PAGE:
My friend Michael Bischoff gave a talk recently in which he publicly declared his participation in the “cult of personal development.” Like so many of us, Michael strives to be a better person, a better leader, and to help make the world a better place. What could be wrong with that?
Of course, a lot of good springs from the effort to be good. But Michael illuminated some of its shadows: When we’re working hard to improve our selves or world, we don’t appreciate what is. As Michael’s daughter said, “Dad, you always try to change other people’s personalities.” Ouch, Michael responded. His daughter is perfect, and he knows it. Striving also traps us; there’s no end-point at which we’re finally good enough. When we try to address social ills through the lens of personal development, we address on our personal relationship to the problem rather than the problem itself. When we seek out spiritual communities through the lens of personal development, we ask what the community can do for us rather than what we can do for the community, or whether being community is valuable in and of itself.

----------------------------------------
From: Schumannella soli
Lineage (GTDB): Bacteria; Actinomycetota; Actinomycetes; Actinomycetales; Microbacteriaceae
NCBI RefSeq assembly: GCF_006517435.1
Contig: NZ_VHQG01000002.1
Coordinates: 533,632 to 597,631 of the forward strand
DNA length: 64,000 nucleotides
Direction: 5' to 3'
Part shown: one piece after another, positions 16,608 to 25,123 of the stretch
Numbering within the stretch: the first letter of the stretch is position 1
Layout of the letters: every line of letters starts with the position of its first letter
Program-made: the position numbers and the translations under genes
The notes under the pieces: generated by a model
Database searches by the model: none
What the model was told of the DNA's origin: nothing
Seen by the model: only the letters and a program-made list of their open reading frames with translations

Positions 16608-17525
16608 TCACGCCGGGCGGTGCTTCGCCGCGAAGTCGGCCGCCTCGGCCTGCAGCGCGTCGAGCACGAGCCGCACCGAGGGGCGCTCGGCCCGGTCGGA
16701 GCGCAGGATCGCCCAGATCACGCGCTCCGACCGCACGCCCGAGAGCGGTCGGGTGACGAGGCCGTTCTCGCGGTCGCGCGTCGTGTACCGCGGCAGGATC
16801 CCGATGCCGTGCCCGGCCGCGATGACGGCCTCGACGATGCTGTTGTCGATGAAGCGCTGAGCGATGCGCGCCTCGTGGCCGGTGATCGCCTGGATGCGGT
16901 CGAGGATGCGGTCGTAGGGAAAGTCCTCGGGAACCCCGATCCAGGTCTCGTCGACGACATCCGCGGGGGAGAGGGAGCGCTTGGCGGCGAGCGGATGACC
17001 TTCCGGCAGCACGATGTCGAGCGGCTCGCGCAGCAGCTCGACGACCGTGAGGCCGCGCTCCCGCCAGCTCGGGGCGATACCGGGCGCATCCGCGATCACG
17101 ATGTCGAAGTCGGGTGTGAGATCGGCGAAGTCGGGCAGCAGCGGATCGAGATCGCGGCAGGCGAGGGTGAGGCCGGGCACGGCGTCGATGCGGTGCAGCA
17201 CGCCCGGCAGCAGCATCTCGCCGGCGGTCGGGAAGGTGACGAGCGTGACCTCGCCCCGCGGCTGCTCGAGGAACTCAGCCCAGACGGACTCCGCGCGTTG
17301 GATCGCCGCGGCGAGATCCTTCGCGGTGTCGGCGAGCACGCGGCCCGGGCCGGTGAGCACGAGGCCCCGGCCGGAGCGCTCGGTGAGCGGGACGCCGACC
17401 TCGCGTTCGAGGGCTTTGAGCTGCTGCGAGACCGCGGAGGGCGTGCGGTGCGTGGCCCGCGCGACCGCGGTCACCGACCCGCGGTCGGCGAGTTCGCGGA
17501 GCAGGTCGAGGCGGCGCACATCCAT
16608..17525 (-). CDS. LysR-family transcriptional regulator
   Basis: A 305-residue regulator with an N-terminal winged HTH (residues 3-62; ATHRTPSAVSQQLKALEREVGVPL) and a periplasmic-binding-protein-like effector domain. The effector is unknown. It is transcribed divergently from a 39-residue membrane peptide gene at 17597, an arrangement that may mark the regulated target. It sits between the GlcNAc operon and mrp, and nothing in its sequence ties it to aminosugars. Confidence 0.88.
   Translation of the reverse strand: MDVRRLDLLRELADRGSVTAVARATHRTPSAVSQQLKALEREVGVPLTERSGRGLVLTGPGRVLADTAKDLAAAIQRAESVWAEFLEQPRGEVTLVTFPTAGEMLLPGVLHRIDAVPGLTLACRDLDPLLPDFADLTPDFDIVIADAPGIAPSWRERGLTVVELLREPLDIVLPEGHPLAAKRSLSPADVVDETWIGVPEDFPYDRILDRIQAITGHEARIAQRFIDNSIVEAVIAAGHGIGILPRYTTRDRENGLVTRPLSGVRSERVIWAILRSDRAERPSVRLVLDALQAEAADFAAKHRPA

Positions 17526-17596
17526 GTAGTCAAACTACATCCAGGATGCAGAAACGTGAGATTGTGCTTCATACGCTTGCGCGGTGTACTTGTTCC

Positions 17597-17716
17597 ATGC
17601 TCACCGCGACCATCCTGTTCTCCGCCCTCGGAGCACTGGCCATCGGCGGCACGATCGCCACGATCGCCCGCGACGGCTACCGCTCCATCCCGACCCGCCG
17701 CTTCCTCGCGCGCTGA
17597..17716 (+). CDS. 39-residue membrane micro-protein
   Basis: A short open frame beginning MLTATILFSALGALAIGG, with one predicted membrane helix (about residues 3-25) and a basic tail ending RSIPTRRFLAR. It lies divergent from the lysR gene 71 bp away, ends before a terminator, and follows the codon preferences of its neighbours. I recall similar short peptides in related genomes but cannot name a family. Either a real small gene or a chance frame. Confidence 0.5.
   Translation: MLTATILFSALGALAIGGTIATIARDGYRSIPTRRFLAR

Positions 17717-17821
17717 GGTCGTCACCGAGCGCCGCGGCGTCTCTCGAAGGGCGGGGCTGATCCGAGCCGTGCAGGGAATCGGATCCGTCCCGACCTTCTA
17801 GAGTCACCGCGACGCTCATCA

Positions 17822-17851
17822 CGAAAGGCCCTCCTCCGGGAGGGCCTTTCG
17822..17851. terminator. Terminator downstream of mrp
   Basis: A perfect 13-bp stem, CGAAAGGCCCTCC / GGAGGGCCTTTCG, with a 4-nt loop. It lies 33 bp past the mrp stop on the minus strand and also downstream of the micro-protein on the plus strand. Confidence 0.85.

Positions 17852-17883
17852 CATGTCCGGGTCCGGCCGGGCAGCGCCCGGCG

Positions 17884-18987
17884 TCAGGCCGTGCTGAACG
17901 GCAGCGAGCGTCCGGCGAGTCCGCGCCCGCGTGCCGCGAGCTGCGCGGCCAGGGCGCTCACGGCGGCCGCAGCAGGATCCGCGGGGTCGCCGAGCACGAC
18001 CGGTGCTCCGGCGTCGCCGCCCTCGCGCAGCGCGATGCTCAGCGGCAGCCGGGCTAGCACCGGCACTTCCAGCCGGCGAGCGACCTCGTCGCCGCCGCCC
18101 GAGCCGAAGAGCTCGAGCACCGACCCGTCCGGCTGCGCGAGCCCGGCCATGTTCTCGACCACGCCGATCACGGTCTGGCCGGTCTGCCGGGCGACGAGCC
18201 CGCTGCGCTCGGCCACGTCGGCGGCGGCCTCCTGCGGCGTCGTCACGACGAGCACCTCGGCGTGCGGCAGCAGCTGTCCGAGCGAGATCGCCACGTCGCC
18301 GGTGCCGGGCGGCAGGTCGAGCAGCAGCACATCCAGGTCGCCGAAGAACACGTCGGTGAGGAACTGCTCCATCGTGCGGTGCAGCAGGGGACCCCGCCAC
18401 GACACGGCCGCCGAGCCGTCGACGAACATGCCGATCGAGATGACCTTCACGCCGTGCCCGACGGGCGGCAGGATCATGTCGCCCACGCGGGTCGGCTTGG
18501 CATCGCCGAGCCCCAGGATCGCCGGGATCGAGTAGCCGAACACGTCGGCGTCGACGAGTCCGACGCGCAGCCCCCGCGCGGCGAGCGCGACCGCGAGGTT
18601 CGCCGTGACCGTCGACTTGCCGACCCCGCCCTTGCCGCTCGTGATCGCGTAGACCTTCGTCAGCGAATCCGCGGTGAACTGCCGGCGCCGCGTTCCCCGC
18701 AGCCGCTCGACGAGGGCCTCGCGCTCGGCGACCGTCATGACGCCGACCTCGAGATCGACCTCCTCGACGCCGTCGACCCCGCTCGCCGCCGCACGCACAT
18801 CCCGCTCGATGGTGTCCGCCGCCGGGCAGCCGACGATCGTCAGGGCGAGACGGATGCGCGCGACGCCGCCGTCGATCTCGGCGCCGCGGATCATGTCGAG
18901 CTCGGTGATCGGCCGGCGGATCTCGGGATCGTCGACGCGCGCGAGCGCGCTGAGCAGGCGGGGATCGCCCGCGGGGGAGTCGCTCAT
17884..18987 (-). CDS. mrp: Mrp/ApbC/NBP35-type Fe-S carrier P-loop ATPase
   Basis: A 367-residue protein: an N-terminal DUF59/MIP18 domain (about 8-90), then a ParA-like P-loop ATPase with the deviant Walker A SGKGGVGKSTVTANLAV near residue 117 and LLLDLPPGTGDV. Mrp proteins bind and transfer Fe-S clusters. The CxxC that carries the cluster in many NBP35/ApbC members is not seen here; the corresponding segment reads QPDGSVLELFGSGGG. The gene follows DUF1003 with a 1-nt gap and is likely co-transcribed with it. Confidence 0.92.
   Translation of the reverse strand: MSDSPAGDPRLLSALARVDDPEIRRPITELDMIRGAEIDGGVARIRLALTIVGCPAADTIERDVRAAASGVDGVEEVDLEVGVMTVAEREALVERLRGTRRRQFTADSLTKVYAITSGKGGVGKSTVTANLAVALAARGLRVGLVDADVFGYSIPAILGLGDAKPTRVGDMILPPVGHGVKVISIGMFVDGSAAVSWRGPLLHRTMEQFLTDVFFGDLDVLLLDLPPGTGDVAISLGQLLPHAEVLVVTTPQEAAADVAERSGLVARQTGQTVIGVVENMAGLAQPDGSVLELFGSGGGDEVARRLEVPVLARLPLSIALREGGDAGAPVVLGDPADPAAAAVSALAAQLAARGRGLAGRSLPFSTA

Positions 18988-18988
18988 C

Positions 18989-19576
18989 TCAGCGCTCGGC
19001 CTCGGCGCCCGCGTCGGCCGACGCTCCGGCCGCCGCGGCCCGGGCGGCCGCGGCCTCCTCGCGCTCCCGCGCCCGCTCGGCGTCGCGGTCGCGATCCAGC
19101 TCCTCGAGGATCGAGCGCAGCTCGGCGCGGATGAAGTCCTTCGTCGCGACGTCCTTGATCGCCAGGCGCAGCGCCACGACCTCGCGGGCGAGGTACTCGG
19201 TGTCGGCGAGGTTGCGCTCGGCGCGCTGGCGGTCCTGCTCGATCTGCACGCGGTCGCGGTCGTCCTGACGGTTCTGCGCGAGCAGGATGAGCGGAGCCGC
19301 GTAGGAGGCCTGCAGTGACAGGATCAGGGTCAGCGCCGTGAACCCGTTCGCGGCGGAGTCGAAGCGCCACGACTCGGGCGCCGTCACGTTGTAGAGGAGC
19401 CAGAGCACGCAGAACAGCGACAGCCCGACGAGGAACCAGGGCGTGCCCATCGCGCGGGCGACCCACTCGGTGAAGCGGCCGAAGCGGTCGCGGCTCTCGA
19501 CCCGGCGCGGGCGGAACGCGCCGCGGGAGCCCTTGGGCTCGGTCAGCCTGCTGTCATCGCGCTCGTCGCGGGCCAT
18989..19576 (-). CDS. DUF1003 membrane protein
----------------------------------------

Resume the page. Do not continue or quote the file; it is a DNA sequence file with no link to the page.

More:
I believe it’s possible to live at the center of this paradox—to rest, knowing ourselves good within a good world, at the same time that we work like hell to change things. The Serenity Prayer helps us enter this paradox, asking God for the grace to accept “the things that cannot be changed, courage to change the things which should be changed, and the wisdom to distinguish one from the other.” But we can go further, practicing humility and acceptance and gratitude in the midst of our efforts to bring about change. Michael can thoroughly, peaceably appreciate his daughter and also challenge her to grow.
We can open ourselves to a powerful source of love that makes living in this paradox possible. This, in fact, is the particular skill people of faith bring to the movement against climate change. “My yoke is easy,” Jesus comforts us from the middle of this paradox, “and my burden is light.”
–Elizabeth Jarrett Andrew